2021 Royal Enfield Classic 350 first ride review: The cult is reborn5 min read . Updated: 01 Sep 2021, 03:02 PM IST
Royal Enfield Classic 350’s engine and frame have been sourced from the Meteor 350.
- Even though the Classic has entered a new generation, it is quite difficult to differentiate the new bike from the old one. The updated bike has been launched in the market.
Originally launched over a decade ago in India, the Royal Enfield Classic 350 has been drawing astronomical sales for the Chennai-based bike maker. Its popularity can only be judged by the fact that every second bike sold by the company is a Classic 350. And it is also one of the most sold premium bikes in the Indian market.
(Also read: 2021 Royal Enfield Classic 350 launched. Full price list here)
Over the years, the Classic 350 has managed to appeal to a wide variety of customers thanks to the amalgamation of the ‘old and new’ it claims to offer, that clearly makes sense to the evolving needs of the Royal Enfield customers. While it comes from the house of the oldest bike brand in the world, it has the charm to pull in youngsters with dreams of owning a Royal Enfield.
For 2021, the company has not only introduced just another update on the Classic but has evolved it from the skin to bone, and a new cult is born. But the question is - If all the changes introduced on the Classic 350 will go down well with its audience that firmly believes in sayings like “good vibrations" and “go loud or go home?" Read on to find out!
Changed but not:
Well, even though the Classic has entered a new generation, it is quite difficult to differentiate the new bike from the old one, especially when you look at it from a distance.
Up close, changes are quite significant. The overall retro appeal of the motorcycle remains intact thanks to the continuation of its circular headlamp with a cap and a flat-wide fuel tank that gels in with the new seat. It also features new tank grip pads, and a redesigned utility box and side panels. At the rear, the tail lamp is also all-new, but there isn’t any drastic difference when compared to the previous model.
Not to forget, the bike is also offered in a range of new colour options and our specific dual-channel model featured the Chrome Red colour.
While the updates are aplenty, they may not be significant enough to give the bike a very distinctive appeal, especially when compared to the previous model. In Royal Enfield's own words, they have changed everything, and yet nothing has changed. But a buyer that wants to flaunt his brand new Classic 350, may get discouraged as the majority may pass the bike as the old model.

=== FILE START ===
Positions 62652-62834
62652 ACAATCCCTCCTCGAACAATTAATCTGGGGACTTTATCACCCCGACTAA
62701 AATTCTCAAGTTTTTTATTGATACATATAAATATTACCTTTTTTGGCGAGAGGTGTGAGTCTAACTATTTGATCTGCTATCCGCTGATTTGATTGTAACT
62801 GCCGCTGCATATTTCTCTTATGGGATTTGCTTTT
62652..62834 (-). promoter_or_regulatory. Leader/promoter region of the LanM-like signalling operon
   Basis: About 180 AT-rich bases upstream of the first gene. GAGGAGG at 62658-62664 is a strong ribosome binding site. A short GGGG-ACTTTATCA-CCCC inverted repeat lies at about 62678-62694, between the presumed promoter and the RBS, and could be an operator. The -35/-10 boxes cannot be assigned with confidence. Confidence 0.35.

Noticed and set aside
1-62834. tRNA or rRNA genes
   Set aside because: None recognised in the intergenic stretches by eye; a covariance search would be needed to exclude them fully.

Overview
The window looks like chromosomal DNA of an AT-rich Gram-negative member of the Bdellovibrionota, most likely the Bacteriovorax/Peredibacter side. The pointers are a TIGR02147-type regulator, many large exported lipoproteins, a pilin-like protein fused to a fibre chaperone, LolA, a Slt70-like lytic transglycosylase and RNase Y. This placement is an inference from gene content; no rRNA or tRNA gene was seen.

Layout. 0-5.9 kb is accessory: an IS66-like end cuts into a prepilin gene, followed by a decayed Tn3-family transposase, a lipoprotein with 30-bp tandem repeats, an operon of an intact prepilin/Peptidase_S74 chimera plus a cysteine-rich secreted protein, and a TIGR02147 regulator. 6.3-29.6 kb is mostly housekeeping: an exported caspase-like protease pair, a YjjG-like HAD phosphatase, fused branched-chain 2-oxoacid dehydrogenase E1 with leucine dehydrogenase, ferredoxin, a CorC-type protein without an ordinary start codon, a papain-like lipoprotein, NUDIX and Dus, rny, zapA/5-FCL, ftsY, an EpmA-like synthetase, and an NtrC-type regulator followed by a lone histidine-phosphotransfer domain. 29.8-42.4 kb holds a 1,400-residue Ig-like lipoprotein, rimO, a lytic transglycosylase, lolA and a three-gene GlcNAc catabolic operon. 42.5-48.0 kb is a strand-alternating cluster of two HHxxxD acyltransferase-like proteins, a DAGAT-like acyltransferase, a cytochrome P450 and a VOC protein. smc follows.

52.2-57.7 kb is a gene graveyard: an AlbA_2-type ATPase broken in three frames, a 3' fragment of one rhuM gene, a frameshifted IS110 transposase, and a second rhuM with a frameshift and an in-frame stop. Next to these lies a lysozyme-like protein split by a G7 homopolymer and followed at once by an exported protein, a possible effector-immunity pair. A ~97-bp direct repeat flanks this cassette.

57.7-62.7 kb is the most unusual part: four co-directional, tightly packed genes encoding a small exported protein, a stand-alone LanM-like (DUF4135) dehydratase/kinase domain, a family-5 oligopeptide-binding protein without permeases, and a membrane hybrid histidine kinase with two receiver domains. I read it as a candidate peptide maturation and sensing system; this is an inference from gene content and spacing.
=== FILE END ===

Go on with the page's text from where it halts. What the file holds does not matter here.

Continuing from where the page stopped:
Classic 350's evolution is heavily inspired by the new Meteor 350. It has not only sourced the engine and frame from the Meteor but other highlights such as swingarm, brakes and handlebar switches have also been taken from the same bike.
While the engine and frame remain hidden inside the panels, on the outside, what appears familiar is its new Tripper turn by turn navigation system that sits inside an update meter cluster. This also gets a fuel gauge but still misses out on a gear position indicator.
That said, the switch gears on the motorcycle are also borrowed from the Meteor 350, but there may be some colour difference here. The overall fit, finish and quality levels on the new Classic have definitely improved and you don’t need a keen eye to spot the obvious.
How does it feel?
You may feel you are still astride the saddle of the old model until your eye notices a new cluster and switches, rest, the girth and shape of the tank still manage to give it a heavy look from the rider's seat.
Also, the bar has been repositioned, shifted a tad forward for just a bit different stance, but that really doesn't change the way a rider sits on the bike as the overall riding geometry is still very much the same - upright and comfortable. Not to forget, there are the new reworked seats as well, but that part comes later.
A new heart:
Classic’s engine and the frame have been sourced from the Meteor 350. This means that the bike isn’t anything it used to be. The 349 cc single delivers 20.2 bhp and 27 Nm and is miles ahead in terms of refinement when compared to the previous UCE unit. Also, the 5-speed transmission is smooth and slick-shifting.
It loves to cruise at highway speeds and you’ll only have to ride it to believe how refined it has become. You can cruise all day long at 80-90 kmph and not once will you feel the vibrations the bike was previously known for. Nonetheless, the character has been retained and it still is as Classic as it gets.
At 195 kg, the Classic remains a heavyweight contender but all that weight simply melts away as soon as it starts rolling. The handling is neutral and all the mass is better balanced and centralized thanks to the updated setup, making it a more confident handler around the corners.
The use of the new seats has also improved the overall riding comfort in long-distance touring but that is a story for another day.
Brakes or breaks?
Meteor sourced disc brakes (300mm disc/front, 270mm disc/rear) are a big step forward from the previous gen motorcycle for sure, and the company also claims that overall braking distance has been reduced in the process.
While the rear brake has a decent bite, feedback and braking power, the front simply requires more force and patience to stop. The concern was also flagged during the time of the Meteor 350, but it still however remains unaddressed. But worry not, this isn't something that can't be fixed. Better calipers, pads and steel braided brake lines are all you need. And this is clearly not a deal breaker considering how thoughtfully it has evolved.
The Last Words:
The absence of the vibrations is a good enough reason for me to give it a big thumbs up. But of course, the new Classic 350 is much more than that. It is a remastered version of its old self that has evolved very gracefully to appeal to a more sensible audience.